…[A]s science continues to reveal how life works, we find again and again that the magic that seems to distinguish between things that are alive and things that are not [is] actually created by complex interacting molecular machines. These microscopic machines are as precise and intricate as a mechanical watch, but instead of being run on gears and springs, are powered by the fundamental rules of physics and chemistry. Our understanding of the precise coiling and uncoiling of the DNA molecule, or the way that one molecule can literally walk almost robotically along the tightrope of another molecule, continue to show us again and again, this molecular clockwork is real and pervasive.
Now what’s most unsettling to me about this is that we didn’t build these machines. As someone originally trained as an engineer, I’ve got to be honest with you, I kind of hate this.…
And yet when I look through a microscope at a humble bacterium — by the way its ancestors were on the planet a billion years ago, billions of years ago — I still wonder how it really works. Because the mechanical watch that is life is not like any watch we’ve ever built. It is biological gears and springs, but they fill rooms and buildings and cities of a vast microscope landscape that’s bustling with activity.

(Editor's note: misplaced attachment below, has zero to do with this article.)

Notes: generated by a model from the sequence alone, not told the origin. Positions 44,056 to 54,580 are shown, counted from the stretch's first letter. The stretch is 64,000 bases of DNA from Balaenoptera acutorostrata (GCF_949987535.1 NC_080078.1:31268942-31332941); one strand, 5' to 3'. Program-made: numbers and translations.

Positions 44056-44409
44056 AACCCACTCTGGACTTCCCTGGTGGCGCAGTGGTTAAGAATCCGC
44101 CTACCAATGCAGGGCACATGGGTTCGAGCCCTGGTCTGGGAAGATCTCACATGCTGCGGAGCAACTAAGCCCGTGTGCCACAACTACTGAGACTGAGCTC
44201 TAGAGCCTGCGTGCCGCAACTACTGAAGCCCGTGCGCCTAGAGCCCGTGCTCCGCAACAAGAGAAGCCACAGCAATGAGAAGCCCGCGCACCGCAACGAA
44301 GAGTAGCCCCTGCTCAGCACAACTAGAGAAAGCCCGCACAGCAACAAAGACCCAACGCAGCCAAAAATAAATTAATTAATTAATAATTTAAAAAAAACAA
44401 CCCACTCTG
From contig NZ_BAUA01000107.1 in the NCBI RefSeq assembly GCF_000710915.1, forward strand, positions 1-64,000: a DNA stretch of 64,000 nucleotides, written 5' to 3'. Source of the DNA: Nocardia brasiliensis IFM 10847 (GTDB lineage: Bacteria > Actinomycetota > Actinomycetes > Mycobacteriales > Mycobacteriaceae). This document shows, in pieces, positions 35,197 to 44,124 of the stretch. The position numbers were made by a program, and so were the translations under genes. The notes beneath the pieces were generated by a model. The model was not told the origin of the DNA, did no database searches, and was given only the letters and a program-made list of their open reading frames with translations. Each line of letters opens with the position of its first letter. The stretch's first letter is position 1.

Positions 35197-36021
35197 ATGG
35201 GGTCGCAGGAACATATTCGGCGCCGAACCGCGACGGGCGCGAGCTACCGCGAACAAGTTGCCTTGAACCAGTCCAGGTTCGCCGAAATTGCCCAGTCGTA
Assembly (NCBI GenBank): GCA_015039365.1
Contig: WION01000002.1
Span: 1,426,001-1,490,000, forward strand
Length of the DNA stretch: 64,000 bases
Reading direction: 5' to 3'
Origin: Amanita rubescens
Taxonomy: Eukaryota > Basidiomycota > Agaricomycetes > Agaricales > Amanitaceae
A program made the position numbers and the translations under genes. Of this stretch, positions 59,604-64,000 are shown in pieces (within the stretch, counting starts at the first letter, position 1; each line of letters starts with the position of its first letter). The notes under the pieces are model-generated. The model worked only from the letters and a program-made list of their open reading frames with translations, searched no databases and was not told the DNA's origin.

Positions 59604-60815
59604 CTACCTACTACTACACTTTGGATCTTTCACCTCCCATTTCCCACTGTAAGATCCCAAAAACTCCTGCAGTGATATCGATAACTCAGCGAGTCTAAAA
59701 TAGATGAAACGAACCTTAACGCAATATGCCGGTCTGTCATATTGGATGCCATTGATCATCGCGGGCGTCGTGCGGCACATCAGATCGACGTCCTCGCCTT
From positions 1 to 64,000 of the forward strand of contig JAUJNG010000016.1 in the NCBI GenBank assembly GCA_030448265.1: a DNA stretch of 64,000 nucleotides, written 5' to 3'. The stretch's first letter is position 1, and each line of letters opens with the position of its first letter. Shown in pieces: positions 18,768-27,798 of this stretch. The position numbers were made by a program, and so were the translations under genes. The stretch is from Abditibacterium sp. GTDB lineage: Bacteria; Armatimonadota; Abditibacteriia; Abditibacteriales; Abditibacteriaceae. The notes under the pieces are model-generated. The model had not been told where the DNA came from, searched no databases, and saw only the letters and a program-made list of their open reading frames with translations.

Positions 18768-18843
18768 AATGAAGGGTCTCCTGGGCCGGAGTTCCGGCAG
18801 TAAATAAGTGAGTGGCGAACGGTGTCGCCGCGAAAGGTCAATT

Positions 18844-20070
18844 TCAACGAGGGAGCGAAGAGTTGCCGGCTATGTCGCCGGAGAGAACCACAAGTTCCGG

On the one hand it’s extremely well organized, but on the other hand the sheer scale of all of this unfamiliar well-organized stuff that happens in there makes me feel that I’ve stumbled onto an alternate landscape of technology that’s built by an engineer a million times smarter than me.
OK, not literally. I don’t literally mean that I think little green men and women came down to the earth and seeded life here a billion years ago. What we understand of course is that life evolved on the planet over billions of years. But the results of evolution confuse even our smartest engineers when we try to understand how we could build what biology has evolved.
Ray Comfort could have said a lot more about this. And I hope that one day he’ll floor his interviewees with a question about the design of molecular machines. But most of all, I hope he’ll stop peddling his version of how to get saved, which many Christians would regard as simply bizarre.